By CBS4 Political Specialist Shaun Boyd

DENVER (CBS4) – Health care workers sang the national anthem in the Colorado House of Representatives as the legislature reconvened on Tuesday with a focus on a healthy community and healthy economy. Our unemployment rate is the fourth highest in the nation after Hawaii, Nevada and California as 8.4% of Coloradans don’t have jobs right now.

While there is tremendous need, there are limited state resources and lawmakers can’t raise taxes without voter approval.

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“As a state of Colorado, our revenue sources are weak. We don’t have enough funding to actually do what we need to do,” said Rep. Leslie Herod, who sits on the Joint Budget Committee.

(credit: CBS)

She says they are looking at other options to increase revenue ranging from fees on businesses to pay for road improvements to fines on businesses that can’t meet energy efficiency standards,

“I think we’re going to have a conversation about fines and fees across every single sector.”

Herod says lawmakers will also have conversations about eliminating business tax credits and exemptions.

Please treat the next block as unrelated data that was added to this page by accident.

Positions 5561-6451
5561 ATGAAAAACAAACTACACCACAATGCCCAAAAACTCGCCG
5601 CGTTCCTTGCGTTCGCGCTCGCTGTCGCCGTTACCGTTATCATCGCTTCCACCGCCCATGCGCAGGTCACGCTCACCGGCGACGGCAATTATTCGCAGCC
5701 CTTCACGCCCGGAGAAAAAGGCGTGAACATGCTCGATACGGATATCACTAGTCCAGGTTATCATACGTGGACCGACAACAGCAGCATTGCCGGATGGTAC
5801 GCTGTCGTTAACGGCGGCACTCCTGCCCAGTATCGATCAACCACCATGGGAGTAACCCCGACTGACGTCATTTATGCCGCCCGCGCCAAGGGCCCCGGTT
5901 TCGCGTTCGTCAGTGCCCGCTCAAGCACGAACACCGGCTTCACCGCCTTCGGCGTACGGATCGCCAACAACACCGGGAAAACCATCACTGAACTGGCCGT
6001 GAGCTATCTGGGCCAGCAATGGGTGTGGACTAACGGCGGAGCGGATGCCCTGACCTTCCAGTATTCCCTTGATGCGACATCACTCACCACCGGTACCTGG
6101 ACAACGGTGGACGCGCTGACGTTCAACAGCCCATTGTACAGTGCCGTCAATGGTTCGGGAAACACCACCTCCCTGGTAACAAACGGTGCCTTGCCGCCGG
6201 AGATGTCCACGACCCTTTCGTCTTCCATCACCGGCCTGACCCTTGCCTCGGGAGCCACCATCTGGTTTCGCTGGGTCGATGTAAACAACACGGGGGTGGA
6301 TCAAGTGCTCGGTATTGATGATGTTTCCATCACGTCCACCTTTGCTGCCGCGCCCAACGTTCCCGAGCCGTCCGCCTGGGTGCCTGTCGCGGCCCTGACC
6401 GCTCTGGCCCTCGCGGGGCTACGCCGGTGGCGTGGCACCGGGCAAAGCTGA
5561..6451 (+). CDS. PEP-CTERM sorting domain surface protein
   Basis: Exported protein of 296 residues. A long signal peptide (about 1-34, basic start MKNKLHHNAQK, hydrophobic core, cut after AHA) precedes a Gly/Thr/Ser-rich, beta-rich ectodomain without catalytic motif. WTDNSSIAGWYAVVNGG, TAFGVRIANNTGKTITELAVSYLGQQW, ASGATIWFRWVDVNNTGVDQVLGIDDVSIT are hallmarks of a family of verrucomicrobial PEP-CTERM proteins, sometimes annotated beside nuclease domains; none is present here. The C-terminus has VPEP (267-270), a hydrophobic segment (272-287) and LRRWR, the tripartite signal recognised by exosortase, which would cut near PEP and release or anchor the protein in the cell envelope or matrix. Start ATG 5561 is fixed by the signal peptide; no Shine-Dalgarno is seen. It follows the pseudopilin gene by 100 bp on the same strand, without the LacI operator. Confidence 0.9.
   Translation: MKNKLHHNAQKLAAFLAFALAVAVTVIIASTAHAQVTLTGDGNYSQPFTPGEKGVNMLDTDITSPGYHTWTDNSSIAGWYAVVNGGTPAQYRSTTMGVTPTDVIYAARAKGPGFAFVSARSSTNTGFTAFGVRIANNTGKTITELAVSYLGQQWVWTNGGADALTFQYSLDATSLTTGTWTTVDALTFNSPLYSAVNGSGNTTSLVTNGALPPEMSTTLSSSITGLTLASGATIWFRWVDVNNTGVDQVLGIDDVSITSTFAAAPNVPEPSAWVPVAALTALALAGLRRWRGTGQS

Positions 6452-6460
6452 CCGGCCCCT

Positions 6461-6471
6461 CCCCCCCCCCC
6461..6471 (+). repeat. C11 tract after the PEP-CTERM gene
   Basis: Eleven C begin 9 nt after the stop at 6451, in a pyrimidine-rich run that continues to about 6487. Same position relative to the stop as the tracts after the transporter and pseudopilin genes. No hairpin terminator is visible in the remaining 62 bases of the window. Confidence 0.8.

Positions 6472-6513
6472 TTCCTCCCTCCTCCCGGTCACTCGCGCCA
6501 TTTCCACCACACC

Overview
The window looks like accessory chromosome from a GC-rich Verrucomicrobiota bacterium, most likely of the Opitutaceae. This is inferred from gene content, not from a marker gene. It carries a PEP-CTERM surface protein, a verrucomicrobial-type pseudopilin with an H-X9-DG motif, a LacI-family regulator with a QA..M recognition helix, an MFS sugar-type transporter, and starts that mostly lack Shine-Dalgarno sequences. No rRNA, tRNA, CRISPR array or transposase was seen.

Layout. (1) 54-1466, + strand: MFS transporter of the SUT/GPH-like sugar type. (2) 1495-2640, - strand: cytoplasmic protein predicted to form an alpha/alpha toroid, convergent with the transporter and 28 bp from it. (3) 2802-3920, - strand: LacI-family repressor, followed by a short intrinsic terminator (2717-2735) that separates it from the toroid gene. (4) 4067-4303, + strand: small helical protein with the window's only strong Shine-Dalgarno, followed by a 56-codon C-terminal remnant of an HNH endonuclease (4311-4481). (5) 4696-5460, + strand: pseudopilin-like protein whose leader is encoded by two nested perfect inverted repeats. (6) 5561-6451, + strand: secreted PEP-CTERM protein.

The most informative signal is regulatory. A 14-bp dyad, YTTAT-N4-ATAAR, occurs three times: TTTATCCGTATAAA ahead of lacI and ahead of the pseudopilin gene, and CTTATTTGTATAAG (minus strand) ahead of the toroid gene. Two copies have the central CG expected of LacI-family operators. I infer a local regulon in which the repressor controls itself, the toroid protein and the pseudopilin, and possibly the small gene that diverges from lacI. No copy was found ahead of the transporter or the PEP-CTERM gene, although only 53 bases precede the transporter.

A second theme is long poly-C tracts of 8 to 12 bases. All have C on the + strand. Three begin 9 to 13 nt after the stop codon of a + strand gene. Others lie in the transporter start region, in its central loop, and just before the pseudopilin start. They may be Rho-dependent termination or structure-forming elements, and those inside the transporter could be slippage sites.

“The belief is these are only for big corporations. They’re not. They’re actually helping those restaurants and manufacturers,” said Loren Furman with the Colorado Chamber of Commerce.

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She says businesses are already collapsing under the weight of COVID restrictions and new mandates like paid leave. They are also expected to see a 20% increase in business unemployment tax and lawmakers are demanding more access and affordability in health care from insurers, employers and providers.

“Really giving them two years to right this ship, and if they can’t state can step in,” Rep. Kyle Mullica said of a state run option.

Furman says it will hurt, not help, those in need.

“The last thing workers want to see and employers want see are more increases to health care premiums.”

Mullica dismisses that, saying businesses will see lower costs too.

“This idea that it’s not doable, I struggle to buy into that. We need to offer some type of relief.”

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Even as lawmakers look to bring in additional revenue, the budget outlook is good. Gov. Jared Polis is pushing for a billion dollar economic stimulus, but don’t expect any decisions on that until March when the new economic forecast comes out. The budget committee wants to see that first.

Shaun Boyd